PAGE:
The Online Encyclopedia of Wyoming History

Political fistfights

Political fistfights

The composite image of 1913 Wyoming Democratic representatives, supposedly damaged in a fracas on the House floor. Portraits of the Republican representatives were placed in a different frame that year because of the partisan animosity. Gregory Nickerson photo.

After an argument at the state Republican convention in Gillette last month, the chairman of the Albany County delegation, Michael Pearce, and the chairman of the Carbon County delegation, Joey Correnti, headed for a side room in the Cam-Plex. There, witnesses agree, Pearce threw the first punch, after which Correnti “took him to the ground.” Pearce ended up in the hospital with injuries including a broken ankle. He later admitted he’d been drinking “tall” gin and tonics. Authorities the following Monday charged him with assault and battery.

The dispute seems to have been largely personal, but politically charged. For more details on the fight, click here for Pearce’s version, click here for Correnti’s lawyer’s version, click here for a briefer overview, click here for more on tensions within the Wyoming Republican Party this summer as the primary season heats up and click here for details on an alleged assault of Wyoming GOP Executive Director Kristi Wallin by GOP Secretary Charles Curley at a party fundraising dinner in February 2018.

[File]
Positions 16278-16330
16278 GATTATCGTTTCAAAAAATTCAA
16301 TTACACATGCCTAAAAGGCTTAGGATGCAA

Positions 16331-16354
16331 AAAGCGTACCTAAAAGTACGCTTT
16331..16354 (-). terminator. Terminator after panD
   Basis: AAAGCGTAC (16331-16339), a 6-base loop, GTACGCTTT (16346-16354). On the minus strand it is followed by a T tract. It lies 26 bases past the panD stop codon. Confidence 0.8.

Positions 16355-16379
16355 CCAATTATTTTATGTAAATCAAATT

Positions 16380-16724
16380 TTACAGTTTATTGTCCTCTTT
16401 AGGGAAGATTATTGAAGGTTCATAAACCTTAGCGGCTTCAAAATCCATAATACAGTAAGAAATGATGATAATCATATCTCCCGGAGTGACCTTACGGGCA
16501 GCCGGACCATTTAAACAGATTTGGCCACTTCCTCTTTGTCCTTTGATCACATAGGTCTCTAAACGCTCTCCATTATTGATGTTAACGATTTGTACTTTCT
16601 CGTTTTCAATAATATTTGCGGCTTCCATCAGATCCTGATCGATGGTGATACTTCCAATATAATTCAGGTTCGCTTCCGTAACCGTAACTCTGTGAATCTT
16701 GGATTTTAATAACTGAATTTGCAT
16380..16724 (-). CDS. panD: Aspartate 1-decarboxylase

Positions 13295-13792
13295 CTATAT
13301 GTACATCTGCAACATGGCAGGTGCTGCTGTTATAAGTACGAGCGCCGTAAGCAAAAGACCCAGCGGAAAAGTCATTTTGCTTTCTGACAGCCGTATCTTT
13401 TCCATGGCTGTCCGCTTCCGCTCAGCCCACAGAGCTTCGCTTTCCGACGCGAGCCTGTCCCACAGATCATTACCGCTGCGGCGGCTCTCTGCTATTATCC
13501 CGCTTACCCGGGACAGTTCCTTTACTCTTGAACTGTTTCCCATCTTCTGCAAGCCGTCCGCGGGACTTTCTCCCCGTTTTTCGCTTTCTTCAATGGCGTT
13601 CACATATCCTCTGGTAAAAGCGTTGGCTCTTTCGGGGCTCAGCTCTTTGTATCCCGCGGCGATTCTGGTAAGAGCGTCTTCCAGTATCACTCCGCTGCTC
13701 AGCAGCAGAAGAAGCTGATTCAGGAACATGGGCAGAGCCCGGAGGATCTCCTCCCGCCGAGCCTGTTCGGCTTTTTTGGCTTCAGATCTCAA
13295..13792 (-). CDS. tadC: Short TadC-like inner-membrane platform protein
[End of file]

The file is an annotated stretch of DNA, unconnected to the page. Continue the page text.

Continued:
These troubles reminded us of a notorious fight that broke out Jan. 20, 1913 between Democrats and Republicans on the floor of the Wyoming House of Representatives. The conflict was over which party would ultimately control the majority, and with that majority the power to elect Wyoming’s U.S. senator.

As the 12th session of the Wyoming Legislature got underway, the House was split down the middle, with 28 Democrats and 29 Republicans.

A freshman Republican, Martin Pratt of Powell, and one other Republican representative declared they were ready to change parties if the Democrats would elect Pratt speaker. They did so, but Pratt’s use of his new power was capricious and unpredictable. When at one point he left the speaker’s chair to debate from the floor, the speaker pro tem called for a vote on a question crucial to the dispute over which party held the majority. Pratt called the vote out of order, leaped to the dais and shoved the temporary speaker, still in his chair, off the platform. Pandemonium broke out. Brawls erupted. 

You can read all about it in Gregory Nickerson’s article, Riot at the 12th Wyoming Legislature: Fisticuffs on the House Floor.

Then, as now, deep divisions in Wyoming politics reflected equally deep divisions nationwide. Just two months earlier, the Democrat Woodrow Wilson was elected with 42 percent of the popular vote: The third-party Progressive or “Bull Moose” candidacy of former President Theodore Roosevelt had split the Republicans. The race had split Wyoming’s Republicans as well, with Joseph Carey, the Republican governor, strongly in the Roosevelt camp and F.E. Warren, Wyoming’s U.S. senator, strongly in the camp of President Taft, who lost his bid for a second term. Carey and Warren were bitter enemies. Each had his camp among the legislators. If the Democrats, or a coalition of Democrats and Progressive Republicans could control the House, Warren stood a good chance of losing his Senate seat. 

That is, people behaved badly when there was a lot at stake; it was probably the lowest point ever reached by the Wyoming Legislature. We can hope that, as Mark Twain supposedly said, “History does not repeat itself, but it rhymes.” Last month was a pretty resounding rhyme with the events of 1913. In these divided times, let’s hope there’s no repetition.


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